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'Homeland' Preview -- Is this Brody?s endgame or will he make it out of season 3 alive?

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Bob Leverone/Showtime

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Nicholas Brody is on borrowed time. The ever-conflicted ex?POW Marine played by Damian Lewis came thisclose to blowing himself up in Homeland‘s first-season climax. In season 2, producers plotted to kill him off, until chats with Showtime’s network brass changed their minds (we imagine executives forcing the writers to watch clips of Lewis winning his Homeland Emmy). ”Showtime was very vocal about their desire to keep Brody alive, but they were completely open to the idea that Brody could die” eventually, explains showrunner Alex Gansa. ”It’s really about when the time is right.”

This season, the number of credible ways to incorporate a falsely accused terrorist who’s fled the country into the Virginia-based CIA drama dwindled, so Brody has ended up rotting in a half-finished skyscraper in Caracas, Venezuela, where he got hooked on heroin, and appeared in only two of the show’s first eight episodes.

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Nicholas Brody is on borrowed time. The ever-conflicted ex-POW Marine played by Damian Lewis came this close to blowing himself up in Homeland’s first-season climax. In season 2, producers plotted to kill him off, until chats with Showtime’s network brass changed their minds (we imagine executives forcing the writers to watch clips of Lewis winning his Homeland Emmy). ”Showtime was very vocal about their desire to keep Brody alive, but they were completely open to the idea that Brody could die” eventually, explains showrunner Alex Gansa. ”It’s really about when the time is right.”

This season, the number of credible ways to incorporate a falsely accused terrorist who’s fled the country into the Virginia-based CIA drama dwindled, so Brody has ended up rotting in a half-finished skyscraper in Caracas, Venezuela, where he got hooked on heroin, and appeared in only two of the show’s first eight episodes. ”Brody is such a conundrum for the writers. They’ve been slightly hijacked by the brilliance of their own creation,” says Lewis. ”He’s a complex and unpredictable character, and he survives because of that.” Now Brody’s luck may be running out. The Nov. 24 episode brought him back to the foreground and reunited him with his bipolar CIA-agent ex-love, Carrie Mathison (Claire Danes), who’s offering him a chance to atone by undertaking a dangerous mission that will be the focus of the season’s final three episodes. (The finale airs on Dec. 15.) The first step was enduring the Nov. 24 episode’s forced cold-turkey heroin withdrawal. (Note: Never go to CIA rehab.) ”They were horrific to shoot,” Gansa says of the intense scenes, which Lewis researched by interviewing addicts. ”It was an extreme physical journey for Damian to go through.” Next Brody will pretend-defect to Iran in hopes of assassinating a high-ranking government leader. That ought to go smoothly, right? ”It will be far from straightforward,” Lewis says of the operation, which was shot in Morocco. ”It will be fraught with problems and doubt and hurdles, both personal and physical, that Brody will have to overcome.”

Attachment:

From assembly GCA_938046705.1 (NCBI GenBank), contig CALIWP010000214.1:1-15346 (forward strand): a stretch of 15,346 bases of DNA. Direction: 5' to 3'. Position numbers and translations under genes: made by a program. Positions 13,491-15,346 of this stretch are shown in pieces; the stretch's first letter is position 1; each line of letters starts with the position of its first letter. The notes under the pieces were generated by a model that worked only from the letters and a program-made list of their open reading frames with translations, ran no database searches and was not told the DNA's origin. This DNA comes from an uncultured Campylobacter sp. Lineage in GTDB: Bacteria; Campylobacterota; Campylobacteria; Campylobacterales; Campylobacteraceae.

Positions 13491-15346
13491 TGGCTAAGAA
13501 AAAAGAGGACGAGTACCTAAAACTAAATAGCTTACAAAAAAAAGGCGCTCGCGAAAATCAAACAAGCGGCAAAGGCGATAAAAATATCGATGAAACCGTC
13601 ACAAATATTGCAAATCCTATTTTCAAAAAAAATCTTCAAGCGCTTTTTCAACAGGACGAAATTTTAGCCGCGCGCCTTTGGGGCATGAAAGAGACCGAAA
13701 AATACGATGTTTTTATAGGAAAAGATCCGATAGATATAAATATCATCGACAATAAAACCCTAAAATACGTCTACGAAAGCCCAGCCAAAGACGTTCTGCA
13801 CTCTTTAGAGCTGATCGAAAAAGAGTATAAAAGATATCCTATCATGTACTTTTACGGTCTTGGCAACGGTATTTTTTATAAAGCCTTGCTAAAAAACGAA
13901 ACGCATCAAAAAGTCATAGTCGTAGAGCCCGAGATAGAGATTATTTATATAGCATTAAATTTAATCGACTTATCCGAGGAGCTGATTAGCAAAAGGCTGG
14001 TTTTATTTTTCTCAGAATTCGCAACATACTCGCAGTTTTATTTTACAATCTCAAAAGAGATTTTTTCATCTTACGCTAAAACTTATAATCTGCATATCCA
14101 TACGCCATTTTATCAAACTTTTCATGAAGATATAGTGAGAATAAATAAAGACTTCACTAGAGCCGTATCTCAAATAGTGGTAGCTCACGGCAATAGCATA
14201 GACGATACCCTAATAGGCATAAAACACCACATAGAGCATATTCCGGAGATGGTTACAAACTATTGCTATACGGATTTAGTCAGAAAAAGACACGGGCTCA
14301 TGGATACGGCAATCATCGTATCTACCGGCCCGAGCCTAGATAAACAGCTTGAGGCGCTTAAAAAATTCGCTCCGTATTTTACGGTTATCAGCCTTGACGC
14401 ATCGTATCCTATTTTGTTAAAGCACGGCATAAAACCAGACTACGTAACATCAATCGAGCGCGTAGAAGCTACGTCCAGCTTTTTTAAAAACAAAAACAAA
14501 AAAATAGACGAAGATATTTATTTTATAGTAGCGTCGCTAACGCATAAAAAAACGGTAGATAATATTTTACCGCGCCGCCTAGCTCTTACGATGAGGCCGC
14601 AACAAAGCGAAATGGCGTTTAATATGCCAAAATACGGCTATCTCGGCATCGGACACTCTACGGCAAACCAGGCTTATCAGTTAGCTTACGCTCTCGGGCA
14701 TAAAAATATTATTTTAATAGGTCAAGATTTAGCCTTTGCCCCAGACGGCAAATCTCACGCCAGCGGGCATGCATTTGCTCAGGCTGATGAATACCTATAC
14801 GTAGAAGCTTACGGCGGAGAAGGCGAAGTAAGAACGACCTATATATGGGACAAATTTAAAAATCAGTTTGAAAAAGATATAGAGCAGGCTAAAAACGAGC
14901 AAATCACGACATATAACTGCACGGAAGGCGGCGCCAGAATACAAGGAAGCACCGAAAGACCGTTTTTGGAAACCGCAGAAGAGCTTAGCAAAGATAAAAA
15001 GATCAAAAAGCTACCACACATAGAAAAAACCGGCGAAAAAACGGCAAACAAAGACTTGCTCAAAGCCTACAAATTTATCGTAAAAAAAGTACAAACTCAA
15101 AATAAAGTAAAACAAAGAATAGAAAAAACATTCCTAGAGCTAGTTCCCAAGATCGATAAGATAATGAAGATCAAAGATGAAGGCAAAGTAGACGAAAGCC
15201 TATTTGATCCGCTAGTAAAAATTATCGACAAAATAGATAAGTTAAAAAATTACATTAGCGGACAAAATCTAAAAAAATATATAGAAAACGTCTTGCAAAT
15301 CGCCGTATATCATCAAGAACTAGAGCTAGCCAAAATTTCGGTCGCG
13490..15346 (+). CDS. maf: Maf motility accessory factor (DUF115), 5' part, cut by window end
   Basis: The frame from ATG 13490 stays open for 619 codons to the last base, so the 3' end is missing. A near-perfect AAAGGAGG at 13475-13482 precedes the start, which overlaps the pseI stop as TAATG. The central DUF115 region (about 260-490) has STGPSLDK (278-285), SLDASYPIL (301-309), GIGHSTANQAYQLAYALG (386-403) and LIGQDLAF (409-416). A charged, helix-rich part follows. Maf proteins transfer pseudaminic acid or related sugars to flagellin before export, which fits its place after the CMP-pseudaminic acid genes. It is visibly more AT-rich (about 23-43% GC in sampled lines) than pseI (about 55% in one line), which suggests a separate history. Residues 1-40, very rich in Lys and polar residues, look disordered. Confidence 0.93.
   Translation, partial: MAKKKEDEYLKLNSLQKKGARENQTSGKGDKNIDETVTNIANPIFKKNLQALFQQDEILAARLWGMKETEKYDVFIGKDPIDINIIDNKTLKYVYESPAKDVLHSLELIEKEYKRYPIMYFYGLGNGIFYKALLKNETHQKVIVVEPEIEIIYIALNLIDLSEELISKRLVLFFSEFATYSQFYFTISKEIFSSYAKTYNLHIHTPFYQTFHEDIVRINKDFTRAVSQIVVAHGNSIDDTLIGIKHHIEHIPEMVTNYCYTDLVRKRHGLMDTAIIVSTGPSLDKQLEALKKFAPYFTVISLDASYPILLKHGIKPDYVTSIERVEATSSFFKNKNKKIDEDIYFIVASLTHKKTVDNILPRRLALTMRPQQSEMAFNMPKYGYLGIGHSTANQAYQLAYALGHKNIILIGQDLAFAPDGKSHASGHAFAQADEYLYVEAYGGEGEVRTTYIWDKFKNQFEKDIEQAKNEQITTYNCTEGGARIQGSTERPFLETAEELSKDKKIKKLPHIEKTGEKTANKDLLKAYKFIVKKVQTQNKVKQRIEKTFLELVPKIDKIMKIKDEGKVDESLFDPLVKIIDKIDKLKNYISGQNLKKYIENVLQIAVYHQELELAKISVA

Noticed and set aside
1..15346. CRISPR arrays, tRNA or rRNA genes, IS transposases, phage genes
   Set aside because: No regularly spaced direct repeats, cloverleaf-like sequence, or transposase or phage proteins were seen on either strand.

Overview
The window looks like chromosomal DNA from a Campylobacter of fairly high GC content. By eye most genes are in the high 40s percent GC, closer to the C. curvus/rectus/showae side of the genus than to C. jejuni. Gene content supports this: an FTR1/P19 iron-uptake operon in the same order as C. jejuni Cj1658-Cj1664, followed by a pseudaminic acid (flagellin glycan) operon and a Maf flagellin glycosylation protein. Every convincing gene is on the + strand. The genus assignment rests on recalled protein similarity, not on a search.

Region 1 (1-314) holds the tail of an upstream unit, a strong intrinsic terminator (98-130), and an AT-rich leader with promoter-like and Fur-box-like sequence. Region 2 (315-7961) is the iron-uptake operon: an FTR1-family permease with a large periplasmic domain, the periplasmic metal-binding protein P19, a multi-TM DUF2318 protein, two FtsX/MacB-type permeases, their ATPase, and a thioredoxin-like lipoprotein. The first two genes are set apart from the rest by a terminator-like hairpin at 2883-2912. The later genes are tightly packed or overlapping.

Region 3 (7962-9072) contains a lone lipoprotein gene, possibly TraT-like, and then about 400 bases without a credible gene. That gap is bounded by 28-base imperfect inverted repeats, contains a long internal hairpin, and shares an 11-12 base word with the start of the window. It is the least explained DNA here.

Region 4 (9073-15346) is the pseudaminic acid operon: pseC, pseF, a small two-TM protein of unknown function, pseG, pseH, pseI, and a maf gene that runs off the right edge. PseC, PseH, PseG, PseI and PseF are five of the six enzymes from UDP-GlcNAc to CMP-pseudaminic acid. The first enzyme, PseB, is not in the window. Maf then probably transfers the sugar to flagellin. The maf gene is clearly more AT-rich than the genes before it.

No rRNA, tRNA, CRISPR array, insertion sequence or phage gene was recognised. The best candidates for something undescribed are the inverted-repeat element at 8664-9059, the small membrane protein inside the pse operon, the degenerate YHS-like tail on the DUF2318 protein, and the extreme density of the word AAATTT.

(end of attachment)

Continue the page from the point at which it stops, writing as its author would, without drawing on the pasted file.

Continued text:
And even if Brody’s Mission: Improbable succeeds, there’s the not-so-small matter of whether the CIA will actually keep its promise to rescue him afterward. Carrie is secretly carrying Brody’s espionage love child (which will play a factor in the last couple of episodes) and has a big interest in getting her baby daddy home safe. Twists like Carrie’s pregnancy this season have rankled some fans, who’ve complained that the show is indulging in melodrama. Yet Homeland‘s viewership is at an all-time high, with a cumulative audience of 6.7 million viewers weekly — which should reassure Showtime that the series can soldier on without Brody if he doesn’t make it. But the Homeland writers had better be careful: More episodes like the Nov. 24 hour could put Lewis at serious risk — of winning another Emmy.

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